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Vote 100: Remembering the fight to give women a voice

Feb 08, 2018


Celebrate Vote 100 by reflecting on how far we’ve come in the struggle for gender equality – and why the fight continues


It’s hard to believe that until 100 years ago, not a single woman – and only some men - had a say in who ran the country. Women were seen as unfit to make complicated decisions about politics, with those who opposed women’s suffrage believing it was ‘against the natural order’ and even potentially dangerous!

We’ve certainly come a long way since 1918 and the attitudes of that time seem unthinkable to most people today. But that doesn’t mean that the fight for equality is over, with women still unrepresented in the upper echelons of politics and business, often paid less than men doing the same job, and frequently facing discrimination and sexual harassment – as recent high profile events have highlighted.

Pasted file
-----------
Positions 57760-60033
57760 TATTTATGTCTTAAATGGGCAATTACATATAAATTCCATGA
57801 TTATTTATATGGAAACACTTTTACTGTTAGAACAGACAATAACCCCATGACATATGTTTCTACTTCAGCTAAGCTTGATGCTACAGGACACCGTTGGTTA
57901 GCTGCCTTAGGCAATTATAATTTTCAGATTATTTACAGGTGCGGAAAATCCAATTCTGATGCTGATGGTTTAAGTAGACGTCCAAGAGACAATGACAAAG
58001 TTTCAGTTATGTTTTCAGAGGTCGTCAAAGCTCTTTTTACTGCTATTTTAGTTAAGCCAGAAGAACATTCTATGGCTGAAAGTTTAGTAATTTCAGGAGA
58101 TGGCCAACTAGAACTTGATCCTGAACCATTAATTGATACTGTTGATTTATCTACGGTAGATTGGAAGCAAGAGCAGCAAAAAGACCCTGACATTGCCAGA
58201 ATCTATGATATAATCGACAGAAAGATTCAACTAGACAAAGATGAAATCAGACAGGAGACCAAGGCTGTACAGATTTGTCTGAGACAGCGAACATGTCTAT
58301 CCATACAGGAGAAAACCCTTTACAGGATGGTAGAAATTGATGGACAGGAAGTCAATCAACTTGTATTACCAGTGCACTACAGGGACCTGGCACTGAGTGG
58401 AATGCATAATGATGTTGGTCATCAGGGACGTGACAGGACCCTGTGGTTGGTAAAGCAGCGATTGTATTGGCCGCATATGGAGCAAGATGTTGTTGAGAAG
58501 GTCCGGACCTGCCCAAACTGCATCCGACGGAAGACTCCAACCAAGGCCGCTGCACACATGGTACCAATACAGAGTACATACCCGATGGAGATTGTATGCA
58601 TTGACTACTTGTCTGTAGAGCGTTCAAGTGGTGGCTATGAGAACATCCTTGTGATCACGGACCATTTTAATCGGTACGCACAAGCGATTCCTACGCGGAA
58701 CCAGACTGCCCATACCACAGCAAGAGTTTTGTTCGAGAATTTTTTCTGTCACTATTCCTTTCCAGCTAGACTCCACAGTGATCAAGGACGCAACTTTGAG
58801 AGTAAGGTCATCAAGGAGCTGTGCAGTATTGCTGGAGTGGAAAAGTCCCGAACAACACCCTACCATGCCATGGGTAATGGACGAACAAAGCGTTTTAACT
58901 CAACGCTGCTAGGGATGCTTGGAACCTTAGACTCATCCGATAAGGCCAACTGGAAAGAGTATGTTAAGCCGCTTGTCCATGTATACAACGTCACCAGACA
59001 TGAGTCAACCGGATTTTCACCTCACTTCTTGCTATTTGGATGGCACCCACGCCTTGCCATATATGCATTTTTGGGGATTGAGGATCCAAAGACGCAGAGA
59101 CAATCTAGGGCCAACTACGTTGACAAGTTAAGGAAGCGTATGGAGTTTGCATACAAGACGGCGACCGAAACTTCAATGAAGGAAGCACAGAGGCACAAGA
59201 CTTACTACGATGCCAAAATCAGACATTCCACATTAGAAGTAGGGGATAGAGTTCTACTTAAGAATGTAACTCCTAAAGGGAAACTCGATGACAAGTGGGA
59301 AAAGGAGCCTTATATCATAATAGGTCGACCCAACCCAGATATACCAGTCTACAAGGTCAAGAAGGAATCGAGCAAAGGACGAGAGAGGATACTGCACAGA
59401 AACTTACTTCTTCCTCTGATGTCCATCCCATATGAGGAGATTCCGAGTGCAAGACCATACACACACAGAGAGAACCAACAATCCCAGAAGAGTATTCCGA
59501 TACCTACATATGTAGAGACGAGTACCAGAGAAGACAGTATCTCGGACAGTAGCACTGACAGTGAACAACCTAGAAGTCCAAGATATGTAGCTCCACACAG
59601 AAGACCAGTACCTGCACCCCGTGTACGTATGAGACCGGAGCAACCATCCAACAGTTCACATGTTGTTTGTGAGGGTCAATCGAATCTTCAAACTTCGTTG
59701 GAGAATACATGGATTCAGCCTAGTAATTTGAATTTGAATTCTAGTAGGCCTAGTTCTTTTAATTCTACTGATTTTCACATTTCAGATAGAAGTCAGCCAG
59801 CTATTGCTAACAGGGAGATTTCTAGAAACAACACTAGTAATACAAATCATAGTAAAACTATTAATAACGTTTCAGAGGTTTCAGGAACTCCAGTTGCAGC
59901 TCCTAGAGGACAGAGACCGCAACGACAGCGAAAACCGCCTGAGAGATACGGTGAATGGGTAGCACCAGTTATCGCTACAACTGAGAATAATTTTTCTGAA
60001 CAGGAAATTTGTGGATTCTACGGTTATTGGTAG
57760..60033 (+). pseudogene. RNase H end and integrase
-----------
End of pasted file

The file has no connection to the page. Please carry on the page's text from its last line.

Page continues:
Last year, a record 208 female MPs were elected into the Commons, but they’re still outnumbered by two to one by men. Meanwhile just 26% of the Lords are women, along with a measly 6% of FTSE 100 chief executives. There is still a long way to go until we achieve a 50/50 balance in all walks of life.

To reflect on these issues and celebrate those who put their life on the line to give women a voice, Vote 100 is running a whole host of events throughout 2018. You could organise or attend an Equaliteas event in July, visit the Voice & Vote exhibition taking place this summer, or pop along to one of many talks and lectures happening at Westminster over the next few months.

There’s also loads of information on Parliament’s Vote 100 hub

Check out some of our previous posts on improving equality and diversity in the workplace:

Tech Talent Charter to get more women in tech

Closing the gender pay gap

And bonus post about some of the amazing women in the London tech scene!